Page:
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Starting with Styles

Exploring XML DTD stylesheets

Issue: 8.3 (March/April 2010)
Author: JC Cruz
Article Description: No description available.
Article Length (in bytes): 29,744
Starting Page Number: 33
RBD Number: 8311
Resource File(s): None
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Known Limitations: None

Excerpt of article text...

Today, we take a close look at that most basic of style schemas: the Document Type Definition (DTD). We begin by learning the benefits of creating an XML style sheet. Then we study the parts that make up a DTD style schema. Next, we will build a DTD style sheet for an XML-based health journal. We end the article with a review of XML and DTD validation.

The Need for Style

One aspect of a good XML document is that it must be well-formed. A well-formed document uses Unicode characters to render its data and tags. Its tags follow the correct structure for each type. This means binary tags always appear in pairs and in the right hierarchy, while unary tags stand alone. Tag names appear inside two chevrons (Ux003c and Ux003e). A slash (Ux002f) marks the start of the closing tag and the end of a unary tag. Data held by a binary tag is rendered as human-readable text or encoded in Base64. And only the opening and unary tags can have attributes.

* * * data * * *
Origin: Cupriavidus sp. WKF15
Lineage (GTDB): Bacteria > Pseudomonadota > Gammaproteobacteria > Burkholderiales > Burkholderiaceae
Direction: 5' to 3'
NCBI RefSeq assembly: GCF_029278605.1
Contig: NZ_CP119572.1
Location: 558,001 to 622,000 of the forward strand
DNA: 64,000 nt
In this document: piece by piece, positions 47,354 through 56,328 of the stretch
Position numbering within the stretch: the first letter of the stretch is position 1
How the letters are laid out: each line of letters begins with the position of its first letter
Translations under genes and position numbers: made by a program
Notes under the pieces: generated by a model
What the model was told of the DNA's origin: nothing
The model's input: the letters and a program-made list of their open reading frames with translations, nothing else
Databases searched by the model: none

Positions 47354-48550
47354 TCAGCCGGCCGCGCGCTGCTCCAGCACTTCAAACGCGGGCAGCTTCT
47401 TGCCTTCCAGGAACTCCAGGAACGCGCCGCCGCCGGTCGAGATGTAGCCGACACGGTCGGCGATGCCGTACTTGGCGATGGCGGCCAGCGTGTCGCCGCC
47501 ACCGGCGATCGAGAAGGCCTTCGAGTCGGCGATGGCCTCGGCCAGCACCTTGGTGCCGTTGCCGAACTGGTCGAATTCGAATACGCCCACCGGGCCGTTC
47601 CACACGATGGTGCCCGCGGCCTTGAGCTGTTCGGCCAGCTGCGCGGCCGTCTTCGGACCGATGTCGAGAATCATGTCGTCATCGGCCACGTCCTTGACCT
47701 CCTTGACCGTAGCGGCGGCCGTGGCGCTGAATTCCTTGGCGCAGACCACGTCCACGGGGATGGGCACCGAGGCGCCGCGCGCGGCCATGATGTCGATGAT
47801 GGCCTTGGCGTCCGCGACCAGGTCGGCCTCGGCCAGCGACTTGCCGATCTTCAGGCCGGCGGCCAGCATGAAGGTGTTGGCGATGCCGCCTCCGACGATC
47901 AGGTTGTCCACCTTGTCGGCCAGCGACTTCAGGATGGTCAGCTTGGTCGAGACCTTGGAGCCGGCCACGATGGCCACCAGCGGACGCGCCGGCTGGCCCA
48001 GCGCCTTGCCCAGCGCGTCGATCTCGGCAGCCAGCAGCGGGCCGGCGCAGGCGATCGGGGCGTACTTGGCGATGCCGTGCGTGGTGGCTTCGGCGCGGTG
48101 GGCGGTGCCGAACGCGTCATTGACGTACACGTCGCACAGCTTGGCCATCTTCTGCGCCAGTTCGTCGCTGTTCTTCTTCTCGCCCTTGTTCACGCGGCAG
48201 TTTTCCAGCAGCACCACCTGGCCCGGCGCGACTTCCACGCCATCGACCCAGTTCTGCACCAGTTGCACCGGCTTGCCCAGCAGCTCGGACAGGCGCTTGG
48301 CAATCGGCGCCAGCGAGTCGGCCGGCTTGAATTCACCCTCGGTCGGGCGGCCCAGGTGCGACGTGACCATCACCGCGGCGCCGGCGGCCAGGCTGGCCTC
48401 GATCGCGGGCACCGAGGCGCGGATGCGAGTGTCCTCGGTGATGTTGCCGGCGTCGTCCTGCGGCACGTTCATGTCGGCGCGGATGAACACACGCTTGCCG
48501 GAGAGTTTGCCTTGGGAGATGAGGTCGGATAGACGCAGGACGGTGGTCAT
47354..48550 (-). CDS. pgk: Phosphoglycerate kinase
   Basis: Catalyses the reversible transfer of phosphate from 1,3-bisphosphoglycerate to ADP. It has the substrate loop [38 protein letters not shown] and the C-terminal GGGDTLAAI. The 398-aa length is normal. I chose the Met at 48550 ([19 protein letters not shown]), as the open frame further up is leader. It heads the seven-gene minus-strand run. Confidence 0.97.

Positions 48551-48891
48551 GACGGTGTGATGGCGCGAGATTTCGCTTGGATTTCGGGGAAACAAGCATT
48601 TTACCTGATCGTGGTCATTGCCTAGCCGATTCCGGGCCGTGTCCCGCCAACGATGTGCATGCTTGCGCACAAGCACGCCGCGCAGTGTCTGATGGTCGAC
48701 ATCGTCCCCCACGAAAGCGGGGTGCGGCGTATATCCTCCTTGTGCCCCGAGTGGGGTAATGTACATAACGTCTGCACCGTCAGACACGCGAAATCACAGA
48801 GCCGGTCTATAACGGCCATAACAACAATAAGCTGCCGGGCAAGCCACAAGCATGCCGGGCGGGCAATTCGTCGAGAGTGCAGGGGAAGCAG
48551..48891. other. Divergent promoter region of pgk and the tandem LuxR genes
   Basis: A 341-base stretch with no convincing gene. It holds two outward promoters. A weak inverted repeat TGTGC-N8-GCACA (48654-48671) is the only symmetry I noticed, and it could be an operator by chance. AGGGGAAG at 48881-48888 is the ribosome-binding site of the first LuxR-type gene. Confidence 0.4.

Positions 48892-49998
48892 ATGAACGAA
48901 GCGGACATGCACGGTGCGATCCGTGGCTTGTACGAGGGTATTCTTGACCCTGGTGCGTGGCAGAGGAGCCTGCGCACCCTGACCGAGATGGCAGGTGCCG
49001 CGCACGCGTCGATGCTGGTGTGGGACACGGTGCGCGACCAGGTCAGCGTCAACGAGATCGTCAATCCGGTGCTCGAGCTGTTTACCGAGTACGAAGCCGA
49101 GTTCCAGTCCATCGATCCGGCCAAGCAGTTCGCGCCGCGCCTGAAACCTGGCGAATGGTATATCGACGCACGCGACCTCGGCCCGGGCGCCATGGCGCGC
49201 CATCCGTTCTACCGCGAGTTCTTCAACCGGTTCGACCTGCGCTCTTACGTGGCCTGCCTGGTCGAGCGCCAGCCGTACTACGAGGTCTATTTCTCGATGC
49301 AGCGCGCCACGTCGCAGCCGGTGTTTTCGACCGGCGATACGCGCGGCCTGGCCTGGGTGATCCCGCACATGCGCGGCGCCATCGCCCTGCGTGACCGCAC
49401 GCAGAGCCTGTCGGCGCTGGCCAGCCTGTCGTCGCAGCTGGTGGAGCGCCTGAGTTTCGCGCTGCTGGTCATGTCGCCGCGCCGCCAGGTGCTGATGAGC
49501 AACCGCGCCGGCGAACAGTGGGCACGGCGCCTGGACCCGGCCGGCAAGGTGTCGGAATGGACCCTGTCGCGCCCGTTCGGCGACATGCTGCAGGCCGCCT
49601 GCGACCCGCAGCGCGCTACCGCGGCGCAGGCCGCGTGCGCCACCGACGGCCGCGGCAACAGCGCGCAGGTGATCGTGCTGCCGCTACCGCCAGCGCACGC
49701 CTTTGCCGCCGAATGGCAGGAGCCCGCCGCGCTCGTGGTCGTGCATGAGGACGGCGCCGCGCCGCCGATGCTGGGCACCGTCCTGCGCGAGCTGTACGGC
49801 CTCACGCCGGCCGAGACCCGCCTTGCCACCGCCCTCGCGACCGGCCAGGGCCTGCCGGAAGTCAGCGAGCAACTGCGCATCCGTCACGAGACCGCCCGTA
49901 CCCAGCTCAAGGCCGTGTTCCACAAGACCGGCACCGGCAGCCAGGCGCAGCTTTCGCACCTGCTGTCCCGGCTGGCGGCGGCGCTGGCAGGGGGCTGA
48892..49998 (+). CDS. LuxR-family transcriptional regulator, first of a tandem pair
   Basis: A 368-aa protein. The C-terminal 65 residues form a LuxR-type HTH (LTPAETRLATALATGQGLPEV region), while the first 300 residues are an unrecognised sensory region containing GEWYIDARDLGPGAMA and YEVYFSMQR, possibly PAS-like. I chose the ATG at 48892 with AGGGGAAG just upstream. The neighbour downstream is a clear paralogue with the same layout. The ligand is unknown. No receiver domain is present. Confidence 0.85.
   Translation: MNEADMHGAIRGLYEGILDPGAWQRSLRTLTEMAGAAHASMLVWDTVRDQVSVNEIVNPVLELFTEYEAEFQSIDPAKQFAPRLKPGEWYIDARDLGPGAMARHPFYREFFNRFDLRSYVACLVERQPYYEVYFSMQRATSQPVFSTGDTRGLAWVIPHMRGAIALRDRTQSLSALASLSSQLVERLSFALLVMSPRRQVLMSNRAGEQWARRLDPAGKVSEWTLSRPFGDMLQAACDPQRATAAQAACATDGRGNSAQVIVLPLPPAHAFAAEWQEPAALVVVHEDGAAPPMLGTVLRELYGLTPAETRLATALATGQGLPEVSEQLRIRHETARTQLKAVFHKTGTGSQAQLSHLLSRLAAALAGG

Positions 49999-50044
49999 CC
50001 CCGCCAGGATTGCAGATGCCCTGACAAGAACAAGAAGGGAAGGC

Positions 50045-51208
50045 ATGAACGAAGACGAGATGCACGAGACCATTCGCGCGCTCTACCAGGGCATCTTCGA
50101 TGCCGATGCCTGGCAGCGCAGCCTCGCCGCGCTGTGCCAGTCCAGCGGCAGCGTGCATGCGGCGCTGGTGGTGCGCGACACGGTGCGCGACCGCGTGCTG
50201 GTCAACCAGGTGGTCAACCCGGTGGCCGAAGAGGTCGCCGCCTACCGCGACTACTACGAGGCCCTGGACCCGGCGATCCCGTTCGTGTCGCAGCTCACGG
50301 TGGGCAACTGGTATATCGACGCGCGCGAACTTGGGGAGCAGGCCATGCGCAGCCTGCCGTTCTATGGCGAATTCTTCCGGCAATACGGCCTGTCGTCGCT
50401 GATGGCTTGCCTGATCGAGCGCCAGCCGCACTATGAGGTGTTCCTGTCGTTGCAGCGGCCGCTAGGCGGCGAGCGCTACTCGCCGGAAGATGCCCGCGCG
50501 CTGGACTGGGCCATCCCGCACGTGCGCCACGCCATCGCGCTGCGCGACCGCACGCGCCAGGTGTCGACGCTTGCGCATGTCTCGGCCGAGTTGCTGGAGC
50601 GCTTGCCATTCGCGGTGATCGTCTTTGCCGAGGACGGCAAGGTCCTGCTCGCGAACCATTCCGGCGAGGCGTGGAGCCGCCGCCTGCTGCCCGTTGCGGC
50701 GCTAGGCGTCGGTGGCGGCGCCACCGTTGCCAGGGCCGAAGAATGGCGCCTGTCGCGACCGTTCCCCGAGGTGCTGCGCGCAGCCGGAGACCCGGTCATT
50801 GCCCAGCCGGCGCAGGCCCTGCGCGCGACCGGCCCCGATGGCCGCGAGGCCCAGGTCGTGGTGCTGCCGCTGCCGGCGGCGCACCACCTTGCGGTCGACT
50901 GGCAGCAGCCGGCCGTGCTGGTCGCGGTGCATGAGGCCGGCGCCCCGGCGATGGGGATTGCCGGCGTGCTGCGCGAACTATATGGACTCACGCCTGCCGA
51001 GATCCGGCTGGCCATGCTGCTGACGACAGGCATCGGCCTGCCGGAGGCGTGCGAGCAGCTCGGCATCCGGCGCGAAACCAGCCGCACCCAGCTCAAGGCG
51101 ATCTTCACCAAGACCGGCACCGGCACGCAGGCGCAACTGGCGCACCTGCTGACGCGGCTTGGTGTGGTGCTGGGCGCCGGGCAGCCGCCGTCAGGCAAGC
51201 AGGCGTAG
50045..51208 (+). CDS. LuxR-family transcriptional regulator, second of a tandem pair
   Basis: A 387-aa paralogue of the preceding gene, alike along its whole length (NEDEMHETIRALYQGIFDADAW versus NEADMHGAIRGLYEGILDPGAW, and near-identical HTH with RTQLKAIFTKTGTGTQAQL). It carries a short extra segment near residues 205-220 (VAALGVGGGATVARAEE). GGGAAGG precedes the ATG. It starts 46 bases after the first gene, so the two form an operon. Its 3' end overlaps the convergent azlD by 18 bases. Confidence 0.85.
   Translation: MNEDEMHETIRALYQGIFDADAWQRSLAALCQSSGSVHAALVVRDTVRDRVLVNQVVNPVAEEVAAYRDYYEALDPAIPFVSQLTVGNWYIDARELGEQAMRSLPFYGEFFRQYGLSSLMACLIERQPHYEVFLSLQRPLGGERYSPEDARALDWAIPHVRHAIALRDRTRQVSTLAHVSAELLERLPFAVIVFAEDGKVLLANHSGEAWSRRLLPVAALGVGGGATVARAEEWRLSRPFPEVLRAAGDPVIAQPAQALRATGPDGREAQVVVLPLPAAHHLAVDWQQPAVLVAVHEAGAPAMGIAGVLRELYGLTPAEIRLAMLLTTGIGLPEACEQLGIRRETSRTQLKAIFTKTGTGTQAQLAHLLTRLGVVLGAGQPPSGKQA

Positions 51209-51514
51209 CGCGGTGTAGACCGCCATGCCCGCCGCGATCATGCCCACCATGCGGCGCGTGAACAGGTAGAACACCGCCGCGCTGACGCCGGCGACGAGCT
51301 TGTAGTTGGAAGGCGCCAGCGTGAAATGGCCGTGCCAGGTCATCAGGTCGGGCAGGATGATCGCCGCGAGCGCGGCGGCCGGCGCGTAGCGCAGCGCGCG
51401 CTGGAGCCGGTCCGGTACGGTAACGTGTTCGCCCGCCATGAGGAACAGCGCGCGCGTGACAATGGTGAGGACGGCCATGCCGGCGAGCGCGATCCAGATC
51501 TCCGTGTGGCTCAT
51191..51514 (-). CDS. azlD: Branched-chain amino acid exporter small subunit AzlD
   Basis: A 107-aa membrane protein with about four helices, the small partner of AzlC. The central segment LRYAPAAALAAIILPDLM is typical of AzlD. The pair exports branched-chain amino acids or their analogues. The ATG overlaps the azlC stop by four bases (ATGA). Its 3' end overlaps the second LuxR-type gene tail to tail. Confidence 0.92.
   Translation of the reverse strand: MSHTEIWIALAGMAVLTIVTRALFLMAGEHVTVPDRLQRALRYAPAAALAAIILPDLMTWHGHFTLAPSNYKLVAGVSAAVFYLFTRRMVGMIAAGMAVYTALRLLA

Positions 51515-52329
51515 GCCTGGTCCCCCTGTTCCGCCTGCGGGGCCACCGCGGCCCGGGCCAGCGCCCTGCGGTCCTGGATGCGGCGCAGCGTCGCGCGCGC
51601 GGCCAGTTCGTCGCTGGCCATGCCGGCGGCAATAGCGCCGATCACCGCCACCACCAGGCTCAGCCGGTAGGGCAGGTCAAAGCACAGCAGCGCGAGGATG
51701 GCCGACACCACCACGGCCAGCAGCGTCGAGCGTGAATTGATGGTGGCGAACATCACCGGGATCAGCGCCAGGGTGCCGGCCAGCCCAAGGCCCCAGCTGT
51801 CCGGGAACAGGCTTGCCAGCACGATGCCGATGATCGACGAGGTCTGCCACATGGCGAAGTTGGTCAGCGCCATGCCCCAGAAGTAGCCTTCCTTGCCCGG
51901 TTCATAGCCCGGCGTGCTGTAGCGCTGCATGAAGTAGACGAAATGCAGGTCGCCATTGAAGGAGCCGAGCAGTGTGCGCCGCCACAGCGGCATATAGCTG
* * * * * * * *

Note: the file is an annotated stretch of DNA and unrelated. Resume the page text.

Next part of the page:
Another aspect of a good document is that it must be valid. To achieve this, the document declares its tags and attributes beforehand. It knows the order that its tags appear, as well the data they held. The document also knows the value held by each tag attribute and which attribute is optional. And it declares any entities used by its tags or attributes.

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